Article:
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Minimum wage hikes are coming for the kids at Columbia University

Melody Hahm
Senior Writer

In the minimum wage battle going on across U.S. cities and states, New York’s Columbia University is the latest to take a stand on the issue.

On Monday Columbia announced it will raise the minimum wage to $15 an hour over the next three years for all work-study and part-time student workers. And just this week California moved to raise its minimum wage to $15 by 2022 for large businesses and 2023 for smaller companies.

“It’s great that the minimum wage has been raised, but some are concerned that this change is being implemented over the course of three years,” says Rachel Deal, a sophomore at Columbia who works a few hours every week as an administrative assistant on campus. “We’re living in New York City and it costs a lot to live on this campus,” she says.

The move follows NYU’s similar announcement last week that student workers would get paid $15 an hour. Columbia University Provost John Coatsworth said the university would “soon provide further details about how this will be achieved” in an email to students. When asked what the minimum wage was for hourly workers who are not students, a Columbia spokesperson did not respond to that question and said there is no independent minimum wage for non-student employees. The office of the Provost did not respond to requests for comment. The NY state minimum wage is $9 per hour.

This is far from a New York phenomenon, but naturally, the wage increase is not the same across the board. University of Wisconsin-Madison announced in February that it would be increasing the minimum wage for student employees from $7.25 to $9 per hour, effective this July. The minimum wage in Wisconsin is the federal $7.25.

Mirroring the city’s boost in employee wages
Coatsworth’s decision comes in light of New York Governor Andrew Cuomo establishing a $15 minimum wage for more than 28,000 employees of the State University of New York (SUNY), including students in the work-study program, earlier this year. This is a part of his broader push to implement a $15 minimum for all of New York state (and part of the international movement 'Fight for 15').

At Columbia, student activists, including a group called Student-Worker Solidarity, had been vehemently lobbying for this wage increase.

Twenty-nine states (plus D.C.) have set their minimum wage above the federal level of $7.25 and 39 cities have actually passed higher minimum wages than their respective state or federal wages -- 14 of those passed in 2015 alone.

It’s undeniable that municipalities are taking matters into their own hands, particularly since the federal $7.25 wage floor has been in place since July 2009, and student employees are demanding they be paid equitably as well.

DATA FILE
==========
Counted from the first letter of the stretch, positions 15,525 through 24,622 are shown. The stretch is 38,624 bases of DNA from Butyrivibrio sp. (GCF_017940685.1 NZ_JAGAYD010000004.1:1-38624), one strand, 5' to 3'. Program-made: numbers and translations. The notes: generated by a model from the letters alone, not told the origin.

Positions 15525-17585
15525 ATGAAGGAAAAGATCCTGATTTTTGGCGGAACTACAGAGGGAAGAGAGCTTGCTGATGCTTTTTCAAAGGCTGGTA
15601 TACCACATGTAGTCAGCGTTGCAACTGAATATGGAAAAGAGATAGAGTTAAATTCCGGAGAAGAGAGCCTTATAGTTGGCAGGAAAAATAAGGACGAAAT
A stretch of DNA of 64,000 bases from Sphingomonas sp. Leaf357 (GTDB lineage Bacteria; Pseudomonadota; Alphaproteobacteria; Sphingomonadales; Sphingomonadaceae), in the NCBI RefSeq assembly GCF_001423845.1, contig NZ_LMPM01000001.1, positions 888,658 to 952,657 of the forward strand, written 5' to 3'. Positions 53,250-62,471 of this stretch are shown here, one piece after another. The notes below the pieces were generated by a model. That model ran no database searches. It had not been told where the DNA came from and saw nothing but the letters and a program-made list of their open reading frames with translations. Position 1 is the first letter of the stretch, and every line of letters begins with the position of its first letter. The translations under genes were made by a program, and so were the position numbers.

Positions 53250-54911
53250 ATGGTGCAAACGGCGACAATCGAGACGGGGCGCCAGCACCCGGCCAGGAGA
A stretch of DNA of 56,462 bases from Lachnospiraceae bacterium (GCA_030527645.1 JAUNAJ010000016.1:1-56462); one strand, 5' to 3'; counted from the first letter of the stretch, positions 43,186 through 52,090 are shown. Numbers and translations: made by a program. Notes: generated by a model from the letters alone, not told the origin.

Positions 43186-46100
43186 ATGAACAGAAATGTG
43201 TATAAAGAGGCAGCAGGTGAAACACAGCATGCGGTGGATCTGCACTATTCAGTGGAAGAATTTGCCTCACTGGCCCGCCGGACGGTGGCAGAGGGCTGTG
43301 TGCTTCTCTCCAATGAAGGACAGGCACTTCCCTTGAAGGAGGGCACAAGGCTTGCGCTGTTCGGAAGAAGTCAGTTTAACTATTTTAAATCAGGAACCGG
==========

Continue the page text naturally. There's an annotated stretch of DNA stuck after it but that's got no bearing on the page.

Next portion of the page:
Tsedeye Gebreselassie, senior staff attorney at the National Employment Law Project (NELP) says more and more cities and universities are enacting change themselves because it’s simply not happening on a federal level. “People are figuring out all the different ways to figure out wages -- how they can raise them and for whom,” she says.  

Shortchanging students?
According to the Department of Labor, employers can pay 85% of the minimum wage to college students. There’s even a provision in the federal minimum wage law that students under 20 years old can be paid $4.25 per hour in the first 30 days of employment (which is considered a “training” period).

The hope is that once the student earns a college degree, he or she will be able to eave the minimum wage workforce, says Scott Jaschik, editor of Inside Higher Ed, a publication focused on college and university news.

Jaschik notes that students have a better work ethic when they have a part-time job, but not when their work responsibilities overshadow their studies.

“If a college cares about students graduating within four years, they need to pay them enough so they’re not inclined to take on hours and hours of work. That’s a good thing,” he says.

Ben Zipperer, research economist at the liberal think tank Washington Center for Equitable Growth, says there hasn’t been evidence yet of the impact of such wage increases, especially for student workers. 

A far cry from the solution
With the average college senior graduating with $35,000 in student loan debt today, it would be a stretch to say that an increase of a few dollars in wages would dramatically change their financial situation for the better.

“The increase in the minimum wage won’t help address tuition costs -- it’s more so about giving them a little bit of extra money for things like books,” says Gebreselassie.